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    Gazprom exports slump to record low in November


Analysts can only wonder why the world's biggest gas producer is tightening the global gas market so much.

by: Thierry Bros

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Gazprom exports slump to record low in November

Gazprom’s flows to Europe reached a six-year record low in November, down 24% year on year and 2% month on month. Since the end of September, when the energy crunch started in Europe, Gazprom significantly reduced its supply. Analysts can only wonder why the world's biggest gas producer is tightening the global gas market so much, as EU policymakers fail to publicly question the Russian government about this strategy.

Source: Gazprom, Entsog, thierrybros.com

Gazprom's monthly exports to Europe

Year-to-date, Gazprom has exported a record low volume to Europe. Exports in January through November are down 11% or 17bn m3 versus the pre-COVID level.

Gazprom's Jan-Nov exports in 2017-2021


Source: Gazprom, Entsog, thierrybros.com

The transit deal signed in December 2019 between Gazprom and Naftogaz provides for 40bn m3 transit volumes for 2021. As the 40bn m3 should be on a uniform flow of 110mn m3/day, any lower historical flow cannot be mitigated by higher contracted flows. For higher flows, Gazprom needs to book additional capacity with Gas Transmission System Operator of Ukraine (GTSOU), as it already did last year. But Gazprom seems, so far, unwilling to do so, with transit volumes via Ukraine capped at the maximum contracted allowances.

Split of Gazprom's monthly exports to Europe


Source: Gazprom, Entsog, thierrybros.com

LNG send outs were in November up 16% month on month and 54% year on year as record prices are making Europe now more attractive. Year-to-date, Europe LNG regasification is down by 21bn m3 compared with the same period of 2020, but fortunately up 7bn m3 versus the historical pre-COVID average. LNG supply has been reacting more than the Russian pipe imports vs the spike in prices.

European LNG send outs (excluding Malta)


Source: GIE, thierrybros.com

On April 19, Europe’s gas storage was at its lowest level, only 29.1% full, before a delayed and feeble injection period. Persistent limited Russian and LNG flows have pushed storage lower than its 2015-2019 historical range, leading to record high TTF prices. Storage started the withdrawal period on October 21 at a worrying mere 77.5% full. We have now 21bn m3 less gas in stock than the average volume for this period of the year. With 68% storage full on December 1, can we get through winter with such a tight balance and low Russian imports?

European storage


Source: GIE, thierrybros.com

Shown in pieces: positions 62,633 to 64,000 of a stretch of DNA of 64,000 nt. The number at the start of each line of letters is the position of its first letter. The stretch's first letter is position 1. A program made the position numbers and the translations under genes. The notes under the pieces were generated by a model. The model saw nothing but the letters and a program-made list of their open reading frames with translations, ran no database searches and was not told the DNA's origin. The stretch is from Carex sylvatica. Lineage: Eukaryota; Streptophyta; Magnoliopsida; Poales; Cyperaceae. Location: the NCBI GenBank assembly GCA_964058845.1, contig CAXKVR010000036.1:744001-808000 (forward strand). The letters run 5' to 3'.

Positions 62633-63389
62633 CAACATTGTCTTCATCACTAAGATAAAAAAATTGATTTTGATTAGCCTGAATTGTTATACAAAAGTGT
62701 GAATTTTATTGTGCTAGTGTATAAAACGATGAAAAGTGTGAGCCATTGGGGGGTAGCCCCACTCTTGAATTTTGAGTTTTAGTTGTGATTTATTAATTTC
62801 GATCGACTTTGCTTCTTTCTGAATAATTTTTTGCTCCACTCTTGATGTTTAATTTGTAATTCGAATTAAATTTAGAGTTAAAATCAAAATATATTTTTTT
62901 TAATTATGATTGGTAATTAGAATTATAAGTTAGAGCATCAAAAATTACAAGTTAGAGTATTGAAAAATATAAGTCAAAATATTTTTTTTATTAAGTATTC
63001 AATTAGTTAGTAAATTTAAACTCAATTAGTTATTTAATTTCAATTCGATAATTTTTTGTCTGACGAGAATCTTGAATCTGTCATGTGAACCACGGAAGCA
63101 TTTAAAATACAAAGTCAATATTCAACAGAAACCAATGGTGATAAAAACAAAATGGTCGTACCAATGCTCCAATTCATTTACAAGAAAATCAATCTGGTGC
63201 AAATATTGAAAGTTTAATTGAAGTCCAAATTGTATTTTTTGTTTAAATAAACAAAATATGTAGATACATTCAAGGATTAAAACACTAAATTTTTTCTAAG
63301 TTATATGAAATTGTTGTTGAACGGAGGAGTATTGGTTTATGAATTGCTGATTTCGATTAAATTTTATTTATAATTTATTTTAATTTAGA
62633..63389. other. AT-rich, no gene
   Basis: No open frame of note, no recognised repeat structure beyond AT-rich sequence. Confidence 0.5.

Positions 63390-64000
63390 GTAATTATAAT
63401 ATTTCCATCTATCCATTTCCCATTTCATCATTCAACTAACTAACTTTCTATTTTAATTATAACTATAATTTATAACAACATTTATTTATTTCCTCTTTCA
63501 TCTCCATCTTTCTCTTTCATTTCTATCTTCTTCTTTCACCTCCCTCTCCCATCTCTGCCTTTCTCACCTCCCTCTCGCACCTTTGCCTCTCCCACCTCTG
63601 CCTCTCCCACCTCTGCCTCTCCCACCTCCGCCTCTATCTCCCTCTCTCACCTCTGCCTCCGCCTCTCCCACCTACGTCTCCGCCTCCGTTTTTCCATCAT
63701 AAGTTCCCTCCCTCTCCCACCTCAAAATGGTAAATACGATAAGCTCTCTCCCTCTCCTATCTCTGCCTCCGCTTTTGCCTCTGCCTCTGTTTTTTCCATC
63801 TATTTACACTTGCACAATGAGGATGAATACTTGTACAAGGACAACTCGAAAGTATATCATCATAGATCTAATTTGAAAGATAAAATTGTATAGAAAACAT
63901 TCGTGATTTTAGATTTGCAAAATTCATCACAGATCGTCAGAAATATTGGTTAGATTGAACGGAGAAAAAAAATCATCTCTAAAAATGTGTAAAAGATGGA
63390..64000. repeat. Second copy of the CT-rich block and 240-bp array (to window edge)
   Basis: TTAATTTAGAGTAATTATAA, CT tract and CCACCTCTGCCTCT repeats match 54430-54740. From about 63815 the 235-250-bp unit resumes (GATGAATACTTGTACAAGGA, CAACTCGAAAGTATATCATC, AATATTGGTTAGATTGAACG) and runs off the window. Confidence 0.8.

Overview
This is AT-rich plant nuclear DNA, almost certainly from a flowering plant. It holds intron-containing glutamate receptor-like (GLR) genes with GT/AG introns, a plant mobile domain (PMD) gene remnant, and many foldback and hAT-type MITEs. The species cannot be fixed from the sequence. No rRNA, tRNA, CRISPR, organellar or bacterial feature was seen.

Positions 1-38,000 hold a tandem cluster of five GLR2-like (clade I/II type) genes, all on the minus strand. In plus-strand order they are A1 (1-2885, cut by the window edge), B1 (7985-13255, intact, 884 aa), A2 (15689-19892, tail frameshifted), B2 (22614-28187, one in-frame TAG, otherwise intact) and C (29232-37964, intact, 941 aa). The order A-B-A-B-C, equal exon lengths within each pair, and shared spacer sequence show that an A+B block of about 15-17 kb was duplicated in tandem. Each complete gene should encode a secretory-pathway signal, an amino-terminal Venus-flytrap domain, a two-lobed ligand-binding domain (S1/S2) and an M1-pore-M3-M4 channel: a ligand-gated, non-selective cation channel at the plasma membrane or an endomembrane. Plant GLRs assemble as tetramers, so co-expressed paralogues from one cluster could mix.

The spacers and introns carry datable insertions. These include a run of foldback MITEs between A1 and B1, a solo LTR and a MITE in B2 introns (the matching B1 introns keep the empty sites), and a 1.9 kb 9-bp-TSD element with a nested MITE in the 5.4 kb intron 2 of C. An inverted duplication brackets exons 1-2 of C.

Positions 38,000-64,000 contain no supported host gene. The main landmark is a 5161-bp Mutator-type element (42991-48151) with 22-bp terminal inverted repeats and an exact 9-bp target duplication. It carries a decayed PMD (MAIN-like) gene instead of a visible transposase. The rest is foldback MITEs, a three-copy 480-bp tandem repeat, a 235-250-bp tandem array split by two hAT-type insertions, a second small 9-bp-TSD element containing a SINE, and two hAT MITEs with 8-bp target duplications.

In November, contrary to President Putin’s promise, Gazprom did not refill its EU storage. Is Gazprom merely mastering its "uncertainty strategy"[1] that is providing it with added benefits and forcing everyone to react to its unexpected moves, or could there also be a hidden agenda?

Gazprom’s nine-month results were published on November 29. The average price of gas sold in extended Europe was a record high of $313/'000 m3 ($9/mn btu) in Q3 versus a record low of $110/'000 m3 ($3$/mn Btu) in Q2 2020. We can expect Gazprom’s realised price to be much higher in Q4. As the gas is a rent-seeking industry and as Gazprom is profitable above $125/'000 m3 ($3.6/mn Btu), all price increases translate into increased profits. During this energy crisis, Gazprom’s profits could have financed the entire construction of Nord Stream 2!

Gazprom's quarterly exports and realised price in Europe

Source: Gazprom Export, Entsog, Gazprom, thierrybros.com

The Nord Stream saga continues. On November 15[2], German regulator BNetzA accepted Naftogaz’s involvement in the Nord Stream 2 AG certification process. On November 16, the German regulator suspended the procedure to certify Nord Stream 2 AG as an independent transmission operator. Following a thorough examination of the documentation, BNetzA concluded that it would only be possible to certify an operator of the Nord Stream 2 pipeline if that operator was organised in a legal form under German law. “The certification procedure will remain suspended until the main assets and human resources have been transferred to the subsidiary and BNetzA is able to check whether the documentation resubmitted by the subsidiary, as the new applicant, is complete. When these requirements have been fulfilled, BNetzA will be able to resume its examination”.  This is likely to delay further the regulatory approval of Nord Stream 2 and reinforces my 2020 views that this pipe is not going to be operational in the near future.

The grand EU ‘Green Deal’ or ‘fair energy transition’ launched by Ursula von der Leyen when taking the helm of the EU Commission back in December 2019 is turning under her own eyes into an unfair climate disaster where customers pay more and EU emissions are getting worse. But the recent suspension of the procedure to certify Nord Stream 2 AG could be a good opportunity for the commission to restart direct high-level talks with the Russian government to find a broad agreement on energy as we now all know that gas is needed in the energy transition.


Dr. Thierry Bros

Professor at Sciences Po Paris & Energy Expert

[2] As defined by Sadek Boussena and Catherine Locatelli in 2017 in “Gazprom and the Uncertainty of the European Gas Market: Towards a Market Share Strategy?” available in French at https://journals.openedition.org/rei/6513